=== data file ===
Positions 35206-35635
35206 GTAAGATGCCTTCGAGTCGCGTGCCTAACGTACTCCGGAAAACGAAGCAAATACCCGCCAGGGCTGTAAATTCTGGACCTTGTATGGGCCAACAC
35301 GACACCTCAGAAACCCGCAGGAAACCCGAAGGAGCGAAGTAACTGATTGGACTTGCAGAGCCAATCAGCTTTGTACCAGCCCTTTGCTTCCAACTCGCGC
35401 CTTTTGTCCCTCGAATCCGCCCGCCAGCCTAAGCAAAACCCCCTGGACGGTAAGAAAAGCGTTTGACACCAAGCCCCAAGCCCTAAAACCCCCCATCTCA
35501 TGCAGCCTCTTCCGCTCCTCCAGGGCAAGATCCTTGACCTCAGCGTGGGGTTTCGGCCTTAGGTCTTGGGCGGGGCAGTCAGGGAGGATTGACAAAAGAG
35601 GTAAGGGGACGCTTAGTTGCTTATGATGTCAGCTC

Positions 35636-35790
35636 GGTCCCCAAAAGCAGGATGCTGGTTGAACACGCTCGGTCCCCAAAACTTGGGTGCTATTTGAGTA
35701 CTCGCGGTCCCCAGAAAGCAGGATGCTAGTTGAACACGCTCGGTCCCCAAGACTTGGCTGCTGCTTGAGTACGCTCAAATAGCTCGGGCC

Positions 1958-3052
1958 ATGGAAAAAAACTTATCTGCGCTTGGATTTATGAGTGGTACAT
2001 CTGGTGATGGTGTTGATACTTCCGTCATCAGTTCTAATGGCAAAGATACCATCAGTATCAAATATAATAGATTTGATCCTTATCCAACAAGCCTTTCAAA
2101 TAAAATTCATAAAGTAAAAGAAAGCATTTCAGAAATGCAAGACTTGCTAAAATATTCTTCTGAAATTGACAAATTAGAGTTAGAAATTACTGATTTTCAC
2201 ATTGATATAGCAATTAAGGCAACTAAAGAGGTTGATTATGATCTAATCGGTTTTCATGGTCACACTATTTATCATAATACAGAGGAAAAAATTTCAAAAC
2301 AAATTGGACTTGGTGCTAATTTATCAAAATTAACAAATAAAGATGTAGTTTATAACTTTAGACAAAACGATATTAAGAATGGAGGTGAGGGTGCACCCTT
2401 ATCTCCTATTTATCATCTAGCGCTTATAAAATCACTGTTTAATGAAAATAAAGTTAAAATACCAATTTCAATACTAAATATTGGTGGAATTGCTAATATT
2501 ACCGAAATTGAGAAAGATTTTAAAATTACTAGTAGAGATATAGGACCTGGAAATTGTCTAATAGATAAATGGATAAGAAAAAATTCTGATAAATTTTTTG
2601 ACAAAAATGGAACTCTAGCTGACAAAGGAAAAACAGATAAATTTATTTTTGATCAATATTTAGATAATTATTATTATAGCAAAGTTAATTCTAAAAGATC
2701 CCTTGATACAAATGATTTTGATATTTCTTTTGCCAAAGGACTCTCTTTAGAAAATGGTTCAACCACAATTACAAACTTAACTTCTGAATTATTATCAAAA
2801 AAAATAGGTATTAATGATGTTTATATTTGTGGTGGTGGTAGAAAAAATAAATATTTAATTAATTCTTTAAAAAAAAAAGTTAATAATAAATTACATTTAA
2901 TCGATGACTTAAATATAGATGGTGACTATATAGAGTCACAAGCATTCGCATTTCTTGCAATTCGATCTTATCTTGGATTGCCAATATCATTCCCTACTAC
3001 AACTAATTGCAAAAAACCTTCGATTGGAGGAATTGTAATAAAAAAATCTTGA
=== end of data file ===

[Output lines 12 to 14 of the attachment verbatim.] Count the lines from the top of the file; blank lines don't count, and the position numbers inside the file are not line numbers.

2001 CTGGTGATGGTGTTGATACTTCCGTCATCAGTTCTAATGGCAAAGATACCATCAGTATCAAATATAATAGATTTGATCCTTATCCAACAAGCCTTTCAAA
2101 TAAAATTCATAAAGTAAAAGAAAGCATTTCAGAAATGCAAGACTTGCTAAAATATTCTTCTGAAATTGACAAATTAGAGTTAGAAATTACTGATTTTCAC
2201 ATTGATATAGCAATTAAGGCAACTAAAGAGGTTGATTATGATCTAATCGGTTTTCATGGTCACACTATTTATCATAATACAGAGGAAAAAATTTCAAAAC